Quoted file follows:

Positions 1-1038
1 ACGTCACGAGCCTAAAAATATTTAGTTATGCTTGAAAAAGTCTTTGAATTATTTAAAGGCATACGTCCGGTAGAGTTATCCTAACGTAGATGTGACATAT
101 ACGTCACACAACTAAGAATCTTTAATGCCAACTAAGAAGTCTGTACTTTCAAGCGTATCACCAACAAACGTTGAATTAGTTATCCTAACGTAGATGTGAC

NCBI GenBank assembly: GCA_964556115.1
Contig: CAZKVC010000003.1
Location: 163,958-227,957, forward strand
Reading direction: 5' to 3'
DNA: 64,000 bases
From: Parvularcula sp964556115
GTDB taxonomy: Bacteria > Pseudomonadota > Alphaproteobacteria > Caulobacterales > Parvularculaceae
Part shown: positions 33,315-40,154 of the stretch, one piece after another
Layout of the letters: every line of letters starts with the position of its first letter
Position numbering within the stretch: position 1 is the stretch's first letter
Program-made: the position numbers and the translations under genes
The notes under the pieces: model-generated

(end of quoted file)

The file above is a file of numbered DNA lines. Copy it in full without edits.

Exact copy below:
Positions 1-1038
1 ACGTCACGAGCCTAAAAATATTTAGTTATGCTTGAAAAAGTCTTTGAATTATTTAAAGGCATACGTCCGGTAGAGTTATCCTAACGTAGATGTGACATAT
101 ACGTCACACAACTAAGAATCTTTAATGCCAACTAAGAAGTCTGTACTTTCAAGCGTATCACCAACAAACGTTGAATTAGTTATCCTAACGTAGATGTGAC

NCBI GenBank assembly: GCA_964556115.1
Contig: CAZKVC010000003.1
Location: 163,958-227,957, forward strand
Reading direction: 5' to 3'
DNA: 64,000 bases
From: Parvularcula sp964556115
GTDB taxonomy: Bacteria > Pseudomonadota > Alphaproteobacteria > Caulobacterales > Parvularculaceae
Part shown: positions 33,315-40,154 of the stretch, one piece after another
Layout of the letters: every line of letters starts with the position of its first letter
Position numbering within the stretch: position 1 is the stretch's first letter
Program-made: the position numbers and the translations under genes
The notes under the pieces: model-generated